Provides hands-on technical skills required in workplaces through computer- and laboratory-based practice, and a core of related courses such as physics, mathematical applications, and introduction to engineering. Students will study the basic principles of electricity and will progress to the concepts of electrical components. Student may take more advanced electrical courses to see how these fundamental principles are applied to machine control, computers, power supplies, amplifiers, oscillators, industrial control, and instrumentation systems. Henry Ford College's electrical technology facilities are state-of-the-art offering the high-tech training and equipment necessary to prepare students for job success in today’s economy. Working conditions are simulated in five fully-equipped laboratories where students put electrical-electronics theory to practice. Along with laboratory experience setting up circuits, trouble shooting, and calibrating systems, computer-simulated circuit analysis is used in most of the electronics courses. The math and chemistry sequence required in this program eases the transfer of students to a 4-year institute for completion of a Bachelor of Engineering Technology.
- Describe the theories and principles of physics in the areas of mechanics.
- Apply standard methods of mathematical analysis including Trigonometry or Statistics, Intermediate Algebra, and College Algebra.
- Demonstrate the ability to work in a team environment in order to successfully follow an engineering design process and/or build a prototype.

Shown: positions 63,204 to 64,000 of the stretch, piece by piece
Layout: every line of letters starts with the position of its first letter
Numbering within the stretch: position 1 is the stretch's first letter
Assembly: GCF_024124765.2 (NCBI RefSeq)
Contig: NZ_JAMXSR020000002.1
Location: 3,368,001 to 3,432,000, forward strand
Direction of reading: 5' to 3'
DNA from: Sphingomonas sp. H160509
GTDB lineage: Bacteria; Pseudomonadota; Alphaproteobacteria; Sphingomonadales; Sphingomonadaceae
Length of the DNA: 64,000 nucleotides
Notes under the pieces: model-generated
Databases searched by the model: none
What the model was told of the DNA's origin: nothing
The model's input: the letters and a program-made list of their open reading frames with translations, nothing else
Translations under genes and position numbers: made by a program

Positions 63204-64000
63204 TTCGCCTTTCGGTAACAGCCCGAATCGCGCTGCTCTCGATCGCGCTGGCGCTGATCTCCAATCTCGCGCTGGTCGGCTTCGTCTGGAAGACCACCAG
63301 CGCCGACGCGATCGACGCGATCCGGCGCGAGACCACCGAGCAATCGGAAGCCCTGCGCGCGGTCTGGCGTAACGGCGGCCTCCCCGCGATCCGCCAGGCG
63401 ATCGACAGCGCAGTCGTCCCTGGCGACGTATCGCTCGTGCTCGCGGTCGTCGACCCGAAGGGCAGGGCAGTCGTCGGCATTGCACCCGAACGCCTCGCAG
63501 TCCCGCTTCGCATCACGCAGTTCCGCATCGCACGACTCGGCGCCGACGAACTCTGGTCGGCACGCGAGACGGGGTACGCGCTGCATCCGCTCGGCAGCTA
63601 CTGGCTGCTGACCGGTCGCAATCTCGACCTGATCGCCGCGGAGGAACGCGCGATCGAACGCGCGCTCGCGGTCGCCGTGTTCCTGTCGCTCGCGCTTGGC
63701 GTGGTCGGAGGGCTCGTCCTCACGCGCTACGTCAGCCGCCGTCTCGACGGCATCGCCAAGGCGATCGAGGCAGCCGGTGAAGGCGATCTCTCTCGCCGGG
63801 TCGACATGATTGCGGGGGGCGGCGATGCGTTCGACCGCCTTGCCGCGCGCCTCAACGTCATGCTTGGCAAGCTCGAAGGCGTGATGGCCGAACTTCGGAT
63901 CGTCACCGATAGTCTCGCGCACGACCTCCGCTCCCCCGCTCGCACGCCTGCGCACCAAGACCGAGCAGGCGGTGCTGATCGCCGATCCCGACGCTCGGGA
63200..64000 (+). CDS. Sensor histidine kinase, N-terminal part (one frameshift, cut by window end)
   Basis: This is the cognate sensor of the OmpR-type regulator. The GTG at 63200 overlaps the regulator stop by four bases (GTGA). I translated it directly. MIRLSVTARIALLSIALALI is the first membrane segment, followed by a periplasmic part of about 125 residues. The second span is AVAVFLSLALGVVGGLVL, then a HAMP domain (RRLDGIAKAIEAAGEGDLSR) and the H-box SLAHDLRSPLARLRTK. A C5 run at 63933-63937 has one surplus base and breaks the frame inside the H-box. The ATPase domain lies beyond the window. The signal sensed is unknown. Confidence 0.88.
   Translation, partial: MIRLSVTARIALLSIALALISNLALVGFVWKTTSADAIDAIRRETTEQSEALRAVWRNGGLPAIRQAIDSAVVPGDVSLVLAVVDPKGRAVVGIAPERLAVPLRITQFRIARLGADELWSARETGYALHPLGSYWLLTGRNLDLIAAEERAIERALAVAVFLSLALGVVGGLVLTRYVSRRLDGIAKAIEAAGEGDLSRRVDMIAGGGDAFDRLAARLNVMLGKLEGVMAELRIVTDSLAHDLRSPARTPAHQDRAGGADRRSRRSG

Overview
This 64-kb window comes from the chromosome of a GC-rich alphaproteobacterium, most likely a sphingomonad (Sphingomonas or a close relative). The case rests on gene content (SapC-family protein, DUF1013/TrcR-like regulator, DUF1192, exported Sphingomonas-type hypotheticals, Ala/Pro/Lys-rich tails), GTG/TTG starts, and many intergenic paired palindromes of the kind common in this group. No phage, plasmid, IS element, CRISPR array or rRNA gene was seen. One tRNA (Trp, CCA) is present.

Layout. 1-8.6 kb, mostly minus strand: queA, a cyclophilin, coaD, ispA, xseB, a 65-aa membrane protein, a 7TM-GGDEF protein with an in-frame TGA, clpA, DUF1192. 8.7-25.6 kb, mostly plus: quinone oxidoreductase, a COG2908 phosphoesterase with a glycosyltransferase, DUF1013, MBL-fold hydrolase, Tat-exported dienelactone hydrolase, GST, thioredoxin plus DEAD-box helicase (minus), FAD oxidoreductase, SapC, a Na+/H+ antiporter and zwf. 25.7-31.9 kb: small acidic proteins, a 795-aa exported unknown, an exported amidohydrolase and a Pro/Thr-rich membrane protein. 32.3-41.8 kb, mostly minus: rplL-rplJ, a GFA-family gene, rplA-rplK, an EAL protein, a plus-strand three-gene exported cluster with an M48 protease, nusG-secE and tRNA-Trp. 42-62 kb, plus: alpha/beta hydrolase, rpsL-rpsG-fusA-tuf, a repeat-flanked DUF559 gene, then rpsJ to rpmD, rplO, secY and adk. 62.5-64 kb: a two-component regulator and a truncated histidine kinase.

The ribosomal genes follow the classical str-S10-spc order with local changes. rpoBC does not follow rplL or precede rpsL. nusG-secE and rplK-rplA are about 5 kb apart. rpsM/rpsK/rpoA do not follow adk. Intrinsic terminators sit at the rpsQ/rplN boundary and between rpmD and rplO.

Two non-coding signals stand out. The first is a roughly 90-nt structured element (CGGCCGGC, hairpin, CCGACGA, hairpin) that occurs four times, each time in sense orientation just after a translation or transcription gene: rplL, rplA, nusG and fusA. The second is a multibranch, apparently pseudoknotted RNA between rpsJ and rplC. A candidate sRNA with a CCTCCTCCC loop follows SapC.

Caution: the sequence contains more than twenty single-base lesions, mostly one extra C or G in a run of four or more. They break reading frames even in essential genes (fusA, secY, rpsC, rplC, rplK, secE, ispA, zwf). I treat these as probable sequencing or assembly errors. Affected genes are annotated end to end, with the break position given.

- Develop knowledge of career opportunities and demonstrate the technical skills required by industry.
- Demonstrate professional ethics appropriate to the field of engineering and technology.
- Describe fundamentals of electricity (including the knowledge of circuits).
- Demonstrate the ability to design, construct, analyze, and measure electric circuits.
- Perform electrical assembly/disassembly, repair, troubleshoot, and calibration of components and devices.
- Apply various problem-solving skills to solving electro-mechanical problem.
- Electrical Engineering Technician
- Controls Technician
- Electronics/Electrical Technician
- Electrical Test Technician
See General Education Requirements for details.
|Course name||Credit Hours|
Automotive, Drafting, Machine Tool, Welding: Complete three (3) additional credits of 100-level, or higher, from Automotive (AUTO), Drafting (DRAF), Machine Tool (MTT), or Welding (CIMWD) courses.
|ELEC-103: Basic Electricity||4.00|
Electrical: Complete eighteen (18) additional 100-level, or higher, credits from the electrical (ELEC) course list.
Associate in Applied Science (AAS) degrees require a minimum of 60 credits for graduation. Complete additional 100-level, or higher, courses to complete the requirements for this degree.